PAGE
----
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Life lessons from Joseph key to Christmas message

In Dr. Seuss’s famous story How the Grinch Stole Christmas, the Grinch marvels that Christmas “… came without ribbons! It came without tags! It came without packages, boxes, or bags!” One thing it could not have come without, however, is a baby — the baby Jesus.

In today’s Christmas celebrations, the baby is largely overlooked, if not forgotten altogether. Yet Christmas is the perfect time to reflect on our attitudes toward babies — especially unborn babies — and their families. As preposterous as it may sound, the support we provide an unborn child’s parents can make a real difference in whether that child lives, or is aborted.

While I am in no way trying to imply that Jesus was in danger of being aborted, I do think it is interesting to reflect on how Mary’s pregnancy would be viewed through modern eyes. Think about it: There were numerous obstacles to Jesus’ birth. His mother was an unwed teenager in a time before teen moms had their own reality show. listed no room at the inn. And I’m pretty sure the Holy Family didn’t have “Herodcare” medical coverage. In a society like ours where abortion is an option, many may have suggested that Mary “take the easy way out.” But Mary was resolute in her trust in the Lord, and she gave a resounding “Yes” to God’s plan for her life and the life of her child. She was selfless and courageous … and she wasn’t the only one.

Mary had a hero in the man who became her husband — Joseph — who spent his life in service to Mary and Jesus. For us, Joseph offers inspiration for ways to support families in unplanned pregnancies. First, Joseph looked beyond the immediate circumstances and the immediate future. He realized that a quick fix was not the best solution, so he stood by his betrothed in spite of societal pressure to reject her (or even have her stoned)! Joseph was courageous in defending and protecting his woman. His attention on Mary allowed Mary, in turn, to see beyond her own situation and focus on the needs of her child.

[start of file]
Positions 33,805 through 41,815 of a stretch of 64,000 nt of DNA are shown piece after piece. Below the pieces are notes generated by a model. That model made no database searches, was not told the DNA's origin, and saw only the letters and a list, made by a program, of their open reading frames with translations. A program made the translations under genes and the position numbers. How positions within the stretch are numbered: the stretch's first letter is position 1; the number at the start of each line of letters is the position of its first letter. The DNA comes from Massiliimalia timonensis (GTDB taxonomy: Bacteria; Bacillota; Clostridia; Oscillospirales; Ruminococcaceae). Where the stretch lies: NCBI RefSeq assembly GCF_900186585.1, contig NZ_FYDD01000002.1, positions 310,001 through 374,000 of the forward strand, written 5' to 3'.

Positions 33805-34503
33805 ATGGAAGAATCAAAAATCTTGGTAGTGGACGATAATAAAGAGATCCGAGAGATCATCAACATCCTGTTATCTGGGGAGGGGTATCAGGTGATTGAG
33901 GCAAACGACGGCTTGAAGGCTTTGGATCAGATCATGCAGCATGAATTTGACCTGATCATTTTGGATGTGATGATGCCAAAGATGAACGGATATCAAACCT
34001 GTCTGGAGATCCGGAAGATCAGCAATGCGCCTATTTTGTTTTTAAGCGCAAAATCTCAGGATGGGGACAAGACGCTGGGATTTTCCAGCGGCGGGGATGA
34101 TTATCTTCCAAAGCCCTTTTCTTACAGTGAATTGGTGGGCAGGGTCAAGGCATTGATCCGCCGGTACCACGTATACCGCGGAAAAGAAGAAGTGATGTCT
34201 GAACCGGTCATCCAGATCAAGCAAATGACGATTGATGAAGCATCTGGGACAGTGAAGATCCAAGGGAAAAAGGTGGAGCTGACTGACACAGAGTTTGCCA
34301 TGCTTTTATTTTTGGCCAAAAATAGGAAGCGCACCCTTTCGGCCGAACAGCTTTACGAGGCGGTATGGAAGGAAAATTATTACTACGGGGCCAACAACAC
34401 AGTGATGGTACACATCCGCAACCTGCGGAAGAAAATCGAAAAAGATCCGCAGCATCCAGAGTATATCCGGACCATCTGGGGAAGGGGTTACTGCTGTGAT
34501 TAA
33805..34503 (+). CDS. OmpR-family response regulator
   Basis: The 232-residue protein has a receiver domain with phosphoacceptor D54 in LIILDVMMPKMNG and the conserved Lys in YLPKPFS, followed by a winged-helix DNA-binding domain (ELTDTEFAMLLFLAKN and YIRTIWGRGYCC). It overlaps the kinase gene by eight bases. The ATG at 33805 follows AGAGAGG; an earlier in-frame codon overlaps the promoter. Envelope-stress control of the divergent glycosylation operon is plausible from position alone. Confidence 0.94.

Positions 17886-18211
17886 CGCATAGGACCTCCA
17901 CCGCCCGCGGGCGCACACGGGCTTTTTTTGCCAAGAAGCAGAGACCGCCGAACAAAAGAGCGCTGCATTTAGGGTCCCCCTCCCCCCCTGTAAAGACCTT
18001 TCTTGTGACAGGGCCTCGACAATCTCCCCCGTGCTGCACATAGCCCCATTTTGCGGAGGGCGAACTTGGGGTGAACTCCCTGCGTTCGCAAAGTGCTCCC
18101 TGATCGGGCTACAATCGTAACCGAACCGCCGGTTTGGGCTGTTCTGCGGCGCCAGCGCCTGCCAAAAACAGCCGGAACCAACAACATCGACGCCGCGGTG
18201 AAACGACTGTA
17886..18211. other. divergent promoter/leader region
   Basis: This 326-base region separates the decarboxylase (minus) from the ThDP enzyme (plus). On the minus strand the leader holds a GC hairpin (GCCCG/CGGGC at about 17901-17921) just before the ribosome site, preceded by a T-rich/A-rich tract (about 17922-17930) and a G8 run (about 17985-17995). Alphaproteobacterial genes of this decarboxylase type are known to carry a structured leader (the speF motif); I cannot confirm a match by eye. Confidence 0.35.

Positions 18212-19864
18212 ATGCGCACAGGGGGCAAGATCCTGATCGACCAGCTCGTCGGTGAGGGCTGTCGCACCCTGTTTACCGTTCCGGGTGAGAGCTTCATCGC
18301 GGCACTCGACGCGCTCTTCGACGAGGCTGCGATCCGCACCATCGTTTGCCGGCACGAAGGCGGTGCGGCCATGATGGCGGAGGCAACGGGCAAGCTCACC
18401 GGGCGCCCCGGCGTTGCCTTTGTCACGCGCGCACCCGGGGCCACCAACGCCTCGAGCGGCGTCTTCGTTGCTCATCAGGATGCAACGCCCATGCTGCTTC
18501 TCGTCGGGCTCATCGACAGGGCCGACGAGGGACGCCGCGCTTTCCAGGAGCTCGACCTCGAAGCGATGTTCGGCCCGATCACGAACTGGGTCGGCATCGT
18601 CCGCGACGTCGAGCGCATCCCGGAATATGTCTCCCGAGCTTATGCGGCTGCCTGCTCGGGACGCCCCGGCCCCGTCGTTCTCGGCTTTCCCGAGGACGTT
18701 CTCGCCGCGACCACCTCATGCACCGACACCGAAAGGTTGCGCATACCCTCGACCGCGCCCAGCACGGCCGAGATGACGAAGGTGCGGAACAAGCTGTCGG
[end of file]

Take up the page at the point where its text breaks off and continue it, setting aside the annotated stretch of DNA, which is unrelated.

In addition, Joseph was a man of action who didn’t waste time judging or condemning. Instead, he set to work to wed Mary and provide for her and her child. He stayed with Mary and Jesus not just until Jesus was born, but for a lifetime, caring for the boy as if he were his own biological child, bringing him up in the faith, and teaching him the family trade.

Joseph’s actions stand in stark contrast to our culture’s not-so-subtle messages to women in difficult pregnancies. Society whispers loudly, “No” and “You can’t” and “You’re too weak (or poor, or young, or old)” and “You’re alone.” Then it convinces these women that they won’t be good mothers or that the timing just isn’t right. How could they possibly be mothers and stay in school? How could they possibly be mothers and pursue their other dreams? It’s just too hard!

Joseph sent a more encouraging message. The language he spoke was support. His actions stated: “Yes” and “You can” and “You are strong” and “I am here.” Then Joseph proceeded to take the crisis — not the baby — out of the crisis pregnancy. These are the things that empower women to choose life despite their circumstances. These are the things that say, “It won’t be easy, but you’re not alone.”

Who do you know this Christmas that needs a little support, Joseph-style?

There are several opportunities to become involved in peaceful outreach to pregnant women in the Charleston area — make it your New Year’s resolution to participate. Forty Days for Life begins Feb. 10th and runs through March 20th. Can you spare a few hours a week for six weeks to pray outside the abortion clinic in West Ashley? This is a peaceful vigil to protect the unborn and raise community awareness. For more information, email or visit Sidewalk Advocates for Life is a training program designed to encourage and empower women to choose life. The next class is scheduled for January 29th and 30th in Goose Creek. For more information, email or visit the national website at

Anne Hobday is a member of St. Benedict’s Church in Mount Pleasant. She has a background in education and training, a cross-eyed cat and a passion for the pro-life cause. A few of her favorite things are books, hydrangeas, pelicans, sunshine, tango dancing, Charleston summers and peanut-butter fudge milkshakes.

  A signal to the seeker, a friend to the faithful
The Carolina Compass is designed to appeal to the faithful as well as the seeker, giving historical windows into church life and showing the hands and feet of the faithful doing good works in their communities. We shall also shine a light on worldwide persecution of Christians and how we can support the faithful. A wide variety of perspectives on faith, mission work and healing will be inside the paper. Christian correspondents come from all over the globe and up and down our coast.
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